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Clumsy Clones

According to the "Time" magazine for July 10, 2006, the cloning of the sheep named Dolly occurred ten years ago this week. But cloning has not quite lived up to its 'miracle' status. Scientists have now cloned dozens of animals (including the recent clone of a dog) and it is "becoming increasingly clear that they are all, in one way or another, defective." This failure goes at the beginning of the process. Only 2% to 5% of the eggs that are cloned become live animals. It took 277 attempts to get Dolly.

But even those clones that live have other problems. Every living clone achieved so far has had serious physical problems not found in the original animal. The process of cloning is extremely flawed and the success rates have not improved in ten years of experimentation. Dolly developed arthritis at an early age and had shortened telomeres in her cells that indicated the age of her mother and not Dolly. Many clones are born larger than normal and have trouble breathing the first few weeks. The range of problems found in the clones is huge.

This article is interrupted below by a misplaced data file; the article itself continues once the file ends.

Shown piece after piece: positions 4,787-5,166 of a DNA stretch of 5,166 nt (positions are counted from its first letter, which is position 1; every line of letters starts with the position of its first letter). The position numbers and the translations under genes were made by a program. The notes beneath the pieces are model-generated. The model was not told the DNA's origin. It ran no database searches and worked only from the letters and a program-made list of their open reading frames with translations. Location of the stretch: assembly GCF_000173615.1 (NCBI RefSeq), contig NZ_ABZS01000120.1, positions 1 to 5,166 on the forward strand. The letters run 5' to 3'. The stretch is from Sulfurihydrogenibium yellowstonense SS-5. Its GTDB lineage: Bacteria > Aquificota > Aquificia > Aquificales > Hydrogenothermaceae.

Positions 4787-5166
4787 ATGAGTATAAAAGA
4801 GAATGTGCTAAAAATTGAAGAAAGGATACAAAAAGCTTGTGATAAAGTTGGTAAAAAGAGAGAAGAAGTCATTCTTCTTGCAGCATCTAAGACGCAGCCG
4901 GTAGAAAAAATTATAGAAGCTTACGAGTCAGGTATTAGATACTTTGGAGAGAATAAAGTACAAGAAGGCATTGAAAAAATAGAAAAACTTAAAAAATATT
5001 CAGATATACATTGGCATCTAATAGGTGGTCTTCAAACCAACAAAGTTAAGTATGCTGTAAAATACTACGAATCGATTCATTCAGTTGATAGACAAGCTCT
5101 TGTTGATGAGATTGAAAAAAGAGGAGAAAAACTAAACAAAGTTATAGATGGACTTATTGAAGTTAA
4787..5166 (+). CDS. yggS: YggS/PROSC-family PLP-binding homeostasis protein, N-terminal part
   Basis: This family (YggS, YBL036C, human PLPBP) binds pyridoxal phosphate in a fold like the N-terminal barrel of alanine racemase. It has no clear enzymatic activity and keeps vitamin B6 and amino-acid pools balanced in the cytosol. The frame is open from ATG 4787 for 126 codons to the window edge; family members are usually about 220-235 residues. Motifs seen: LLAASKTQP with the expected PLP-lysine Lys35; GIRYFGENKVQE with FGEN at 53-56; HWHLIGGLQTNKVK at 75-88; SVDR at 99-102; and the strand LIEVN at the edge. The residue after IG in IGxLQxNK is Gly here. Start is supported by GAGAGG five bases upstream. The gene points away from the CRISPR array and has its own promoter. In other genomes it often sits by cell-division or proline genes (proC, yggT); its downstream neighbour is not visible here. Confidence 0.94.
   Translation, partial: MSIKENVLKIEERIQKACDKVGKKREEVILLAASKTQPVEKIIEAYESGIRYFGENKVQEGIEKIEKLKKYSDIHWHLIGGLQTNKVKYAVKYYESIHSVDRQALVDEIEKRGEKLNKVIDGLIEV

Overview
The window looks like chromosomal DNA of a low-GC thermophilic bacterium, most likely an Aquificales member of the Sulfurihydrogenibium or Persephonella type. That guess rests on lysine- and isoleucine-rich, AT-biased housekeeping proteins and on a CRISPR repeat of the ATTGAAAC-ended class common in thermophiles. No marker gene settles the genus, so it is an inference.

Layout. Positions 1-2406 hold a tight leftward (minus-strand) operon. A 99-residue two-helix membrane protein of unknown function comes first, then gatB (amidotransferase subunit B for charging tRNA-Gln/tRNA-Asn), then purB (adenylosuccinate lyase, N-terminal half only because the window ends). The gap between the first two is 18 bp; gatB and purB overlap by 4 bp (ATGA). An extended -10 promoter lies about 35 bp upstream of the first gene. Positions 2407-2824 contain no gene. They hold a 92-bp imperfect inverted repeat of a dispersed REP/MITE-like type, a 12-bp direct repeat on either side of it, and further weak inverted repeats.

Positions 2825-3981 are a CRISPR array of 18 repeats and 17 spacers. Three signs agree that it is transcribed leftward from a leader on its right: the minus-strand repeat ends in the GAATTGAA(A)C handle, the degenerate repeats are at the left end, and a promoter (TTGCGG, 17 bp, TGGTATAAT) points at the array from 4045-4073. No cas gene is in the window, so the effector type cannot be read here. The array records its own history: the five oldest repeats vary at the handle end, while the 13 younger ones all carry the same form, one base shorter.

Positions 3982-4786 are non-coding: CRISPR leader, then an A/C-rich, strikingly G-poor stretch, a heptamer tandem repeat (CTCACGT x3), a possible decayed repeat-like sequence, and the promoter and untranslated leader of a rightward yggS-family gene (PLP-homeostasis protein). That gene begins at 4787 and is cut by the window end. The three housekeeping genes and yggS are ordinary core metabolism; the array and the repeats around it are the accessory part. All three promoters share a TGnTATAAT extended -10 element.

The problem continues into reproduction. The clones are able to bear normal young with normal mates (Dolly gave birth to five healthy lambs), but when clones are mated with one another the results are disastrous. So, although the processes designed by creation may be able to correct the flaws of the clones iin the next generation, these flaws multiply when both parents are clones. Now, more scientists are warning against the cloning of humans. Rudolf Jaenish, a geneticist with the Massachusetts Institute of Technology stated, "I think we cannot make human reproductive cloning safe. And it's not a technological issue. It's a biological barrier. The pattern of methylation of a normal embryo cannot be recreated consistently in cloning." It seems that the scientists are not only unable to improve on God's methods; they are unable to match them.